Insomnia – 4:00 AM, is an informative film about the medical condition insomnia, directed and produced by Kary H. Sarrey, written by Kary Hyunjeong Sarrey and composed by Tree (Namu) Kim.
About 10% of the world’s population experience insomnia that qualifies as a medical condition. A common sleep disorder that can make it hard to fall asleep, hard to stay asleep, or cause you to wake up too early and not be able to get back to sleep. You may still feel tired when you wake up.
Kary H. Sarrey made this film as an experimental film, she tried to study the mind of people suffering from insomnia. What they think while going through insomnia, is what is portrayed in her film. Everyone suffers from their own depression, and in this film, she tries to understand one’s liminal mind space. The film starts with an idiosyncratic representation of the mind. It is excellently shown what the mind sees/thinks during insomnia and during those sleepless times. It’s the creative representation of one’s mind. Kary, this is commendable! What an exceptional thought and what a wonderful depiction.
This film is a must watch for everyone!!
We are indebted to have the chance to interview you Kary. We wholeheartedly acknowledge the time you have taken to address the questions, and all that it would entail.
Director Biography – Kary H. Sarrey
As an award winning director and editor, Kary has been working in the film industry for more than 20 years. Originally from South Korea, graduated from Academy of Art University in San Francisco, she has been working in feature films, shorts, music videos and video arts, etc.
I remember the nightmare that I always had. There were many traumas that I had to hide deep inside my heart comes out at night as a vivid images and sounds. As a filmmaker, my remedy to escape from those nightmare was actually recreating those images that I dreamed of and figure out why and how it started. And it did help. I just had to say it, instead of hiding it. For me, this film is my way of self-healing, that it’s okay to be scared, feel sorry and sad. Sometimes you have to embrace those difficult moments and find a peace from it. Hold on to the good memories and keep on dreaming.
It was wonderful to see how so many people can relate to the subject insomnia and also have different interpretation. Thank you for watching!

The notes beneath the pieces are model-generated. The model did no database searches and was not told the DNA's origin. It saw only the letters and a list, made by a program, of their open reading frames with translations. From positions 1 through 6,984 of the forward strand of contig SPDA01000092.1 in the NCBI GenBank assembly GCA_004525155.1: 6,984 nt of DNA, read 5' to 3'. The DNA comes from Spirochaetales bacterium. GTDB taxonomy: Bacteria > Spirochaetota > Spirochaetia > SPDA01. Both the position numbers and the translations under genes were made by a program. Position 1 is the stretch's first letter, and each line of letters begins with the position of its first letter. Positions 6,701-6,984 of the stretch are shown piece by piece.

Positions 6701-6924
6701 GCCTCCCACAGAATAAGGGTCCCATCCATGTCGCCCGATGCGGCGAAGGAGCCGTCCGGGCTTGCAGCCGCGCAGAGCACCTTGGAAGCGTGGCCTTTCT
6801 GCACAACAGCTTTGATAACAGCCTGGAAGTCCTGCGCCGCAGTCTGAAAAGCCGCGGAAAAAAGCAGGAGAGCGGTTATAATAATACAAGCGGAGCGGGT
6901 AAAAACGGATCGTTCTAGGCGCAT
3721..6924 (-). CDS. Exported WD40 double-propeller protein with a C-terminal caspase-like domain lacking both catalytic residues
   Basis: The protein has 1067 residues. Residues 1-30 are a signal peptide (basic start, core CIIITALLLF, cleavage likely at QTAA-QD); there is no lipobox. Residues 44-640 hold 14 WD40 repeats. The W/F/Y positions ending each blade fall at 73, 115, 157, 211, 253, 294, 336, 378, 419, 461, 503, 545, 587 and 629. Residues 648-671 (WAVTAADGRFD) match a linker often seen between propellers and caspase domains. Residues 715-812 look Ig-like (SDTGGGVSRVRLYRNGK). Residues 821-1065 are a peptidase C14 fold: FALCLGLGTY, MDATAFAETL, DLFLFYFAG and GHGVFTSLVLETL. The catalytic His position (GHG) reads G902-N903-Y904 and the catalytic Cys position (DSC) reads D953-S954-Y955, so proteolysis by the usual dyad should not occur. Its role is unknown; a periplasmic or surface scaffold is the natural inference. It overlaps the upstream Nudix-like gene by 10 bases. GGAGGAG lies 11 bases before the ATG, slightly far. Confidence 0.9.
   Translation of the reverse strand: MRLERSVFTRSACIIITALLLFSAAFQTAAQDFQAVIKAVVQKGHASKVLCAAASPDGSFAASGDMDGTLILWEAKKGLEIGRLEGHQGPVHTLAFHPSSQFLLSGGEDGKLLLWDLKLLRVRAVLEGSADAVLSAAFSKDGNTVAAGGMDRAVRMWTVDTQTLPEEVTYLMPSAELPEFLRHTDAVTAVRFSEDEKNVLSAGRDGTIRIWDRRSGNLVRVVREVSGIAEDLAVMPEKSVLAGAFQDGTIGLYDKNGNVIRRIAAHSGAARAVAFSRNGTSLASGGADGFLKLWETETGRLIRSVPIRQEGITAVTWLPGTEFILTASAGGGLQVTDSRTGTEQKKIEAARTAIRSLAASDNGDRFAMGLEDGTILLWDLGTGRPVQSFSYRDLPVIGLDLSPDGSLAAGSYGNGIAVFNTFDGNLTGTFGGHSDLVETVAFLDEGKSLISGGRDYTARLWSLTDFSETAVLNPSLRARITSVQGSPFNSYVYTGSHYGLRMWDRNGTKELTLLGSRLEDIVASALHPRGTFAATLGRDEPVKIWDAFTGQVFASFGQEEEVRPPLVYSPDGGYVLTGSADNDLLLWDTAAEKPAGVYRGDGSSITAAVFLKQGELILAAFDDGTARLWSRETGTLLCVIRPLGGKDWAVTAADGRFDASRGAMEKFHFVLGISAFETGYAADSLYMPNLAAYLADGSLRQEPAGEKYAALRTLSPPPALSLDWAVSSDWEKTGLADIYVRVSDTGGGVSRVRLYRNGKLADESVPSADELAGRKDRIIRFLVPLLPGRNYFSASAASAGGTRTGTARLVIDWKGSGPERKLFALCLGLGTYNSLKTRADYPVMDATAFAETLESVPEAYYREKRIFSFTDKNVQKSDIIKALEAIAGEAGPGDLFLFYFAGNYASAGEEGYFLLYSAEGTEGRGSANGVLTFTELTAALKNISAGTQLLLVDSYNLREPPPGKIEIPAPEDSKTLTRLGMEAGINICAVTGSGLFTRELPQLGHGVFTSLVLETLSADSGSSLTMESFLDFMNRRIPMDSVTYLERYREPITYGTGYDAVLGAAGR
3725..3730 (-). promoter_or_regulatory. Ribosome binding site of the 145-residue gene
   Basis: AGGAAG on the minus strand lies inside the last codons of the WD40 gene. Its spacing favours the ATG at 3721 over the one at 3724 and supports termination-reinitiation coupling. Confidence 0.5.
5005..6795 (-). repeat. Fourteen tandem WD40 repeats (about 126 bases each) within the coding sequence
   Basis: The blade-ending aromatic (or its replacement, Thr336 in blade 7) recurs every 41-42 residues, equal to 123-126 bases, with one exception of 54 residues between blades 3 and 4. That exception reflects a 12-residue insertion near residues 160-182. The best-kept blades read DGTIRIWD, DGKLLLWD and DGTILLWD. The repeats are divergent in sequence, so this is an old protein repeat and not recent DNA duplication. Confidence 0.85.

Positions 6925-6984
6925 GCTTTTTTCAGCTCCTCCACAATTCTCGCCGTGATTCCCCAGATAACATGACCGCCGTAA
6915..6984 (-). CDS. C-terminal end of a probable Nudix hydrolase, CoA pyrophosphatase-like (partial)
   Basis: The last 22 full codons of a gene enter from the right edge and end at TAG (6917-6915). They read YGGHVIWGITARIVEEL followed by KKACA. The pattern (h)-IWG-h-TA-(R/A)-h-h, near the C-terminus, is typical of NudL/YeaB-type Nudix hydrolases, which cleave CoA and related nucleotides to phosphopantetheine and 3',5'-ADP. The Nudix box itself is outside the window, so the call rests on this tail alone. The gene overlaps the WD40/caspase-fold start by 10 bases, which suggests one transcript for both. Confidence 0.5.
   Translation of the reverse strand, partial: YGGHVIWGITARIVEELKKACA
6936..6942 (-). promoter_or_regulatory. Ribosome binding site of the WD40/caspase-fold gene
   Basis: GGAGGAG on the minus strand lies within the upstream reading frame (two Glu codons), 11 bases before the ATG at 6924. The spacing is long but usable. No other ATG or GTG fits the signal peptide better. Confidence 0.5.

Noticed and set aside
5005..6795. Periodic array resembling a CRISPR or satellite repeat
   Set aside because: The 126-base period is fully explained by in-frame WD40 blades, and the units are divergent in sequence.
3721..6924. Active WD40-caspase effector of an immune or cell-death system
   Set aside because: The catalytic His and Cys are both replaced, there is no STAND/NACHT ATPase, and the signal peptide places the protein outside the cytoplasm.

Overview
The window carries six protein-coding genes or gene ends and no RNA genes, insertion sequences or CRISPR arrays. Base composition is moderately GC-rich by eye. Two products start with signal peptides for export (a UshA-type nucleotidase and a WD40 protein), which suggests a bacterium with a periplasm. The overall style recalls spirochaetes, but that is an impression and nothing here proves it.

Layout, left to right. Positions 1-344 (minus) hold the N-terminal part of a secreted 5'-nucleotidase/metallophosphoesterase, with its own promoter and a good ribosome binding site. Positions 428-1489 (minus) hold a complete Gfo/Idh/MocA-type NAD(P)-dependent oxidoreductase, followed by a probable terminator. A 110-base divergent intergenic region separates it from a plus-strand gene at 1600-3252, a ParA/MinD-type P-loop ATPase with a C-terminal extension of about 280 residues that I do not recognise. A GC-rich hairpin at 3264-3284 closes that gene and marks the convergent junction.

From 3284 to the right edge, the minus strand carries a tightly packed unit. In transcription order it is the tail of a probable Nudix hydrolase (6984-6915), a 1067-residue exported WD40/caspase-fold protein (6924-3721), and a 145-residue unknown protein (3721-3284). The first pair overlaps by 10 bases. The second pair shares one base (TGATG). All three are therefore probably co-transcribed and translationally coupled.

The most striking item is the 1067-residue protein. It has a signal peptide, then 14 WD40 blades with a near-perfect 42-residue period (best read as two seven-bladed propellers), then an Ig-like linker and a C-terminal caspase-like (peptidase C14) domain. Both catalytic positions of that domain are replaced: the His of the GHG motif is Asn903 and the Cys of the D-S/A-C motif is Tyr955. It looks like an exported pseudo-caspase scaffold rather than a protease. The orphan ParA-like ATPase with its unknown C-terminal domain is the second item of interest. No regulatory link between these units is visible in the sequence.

4 A.M. It begins with a familiar scene, and something we’ve probably all endured at some point. Insomnia. Somewhat nostalgic memories in my head slips through my dreams.
It’s an experimental film about insomnia, nostalgic memories, dreams, reality becomes one. Everyone suffers from their own depression, and in this film, trying to understand one’s liminal mind space.
Let’s get started with the questions.
1. Kary, you have been in the film industry for 20 years now. A long time! Tell us about your most precious experiences during these years.
One of the most memorable films I worked on was “Song of the Same Night” in 2021. When the whole world shut down, there was nothing we could do but stay home in a global lockdown. But we had to do something. We found each other on Clubhouse, a voice app, and decided to make a movie together. We collaborated with five different directors from five different countries during the pandemic. We were from New York, Japan, Korea, France, and Hong Kong. Everything was mostly done through Clubhouse meetings, voice app, and Zoom due to the pandemic, but we put in 100% effort even though we never met in person. We trusted each other and believed that our collective voice could deliver a meaningful message to the world. It was such a wonderful experience to know that even when it seems like there is no hope, there is always a light, and someone who can listen to you – you’re not alone.
2. This film is about trying to understand one’s liminal mind space and about depression and insomnia. It seems like you must have gone through a good amount of research before making this film. What are your final conclusions after the research?
3. There are different medical issues around, we are eager to know why you choose Insomnia to make a film on? What pushed you to make a film on Insomnia?
4. This may be a bit of a personal question, have you personally ever dealt with Insomnia? Would you like to share anything about it?
(Answers to 2,3,4 together)
A: During the pandemic, I experienced severe insomnia, as did many of my friends. Insomnia is a sleep disorder that is characterized by difficulty falling asleep, staying asleep, or waking up too early and not being able to fall back asleep. The term “liminal space” refers to a psychological state of being in-between, where an individual is neither here nor there. It is a state of ambiguity and disorientation, often associated with feelings of uncertainty and anxiety.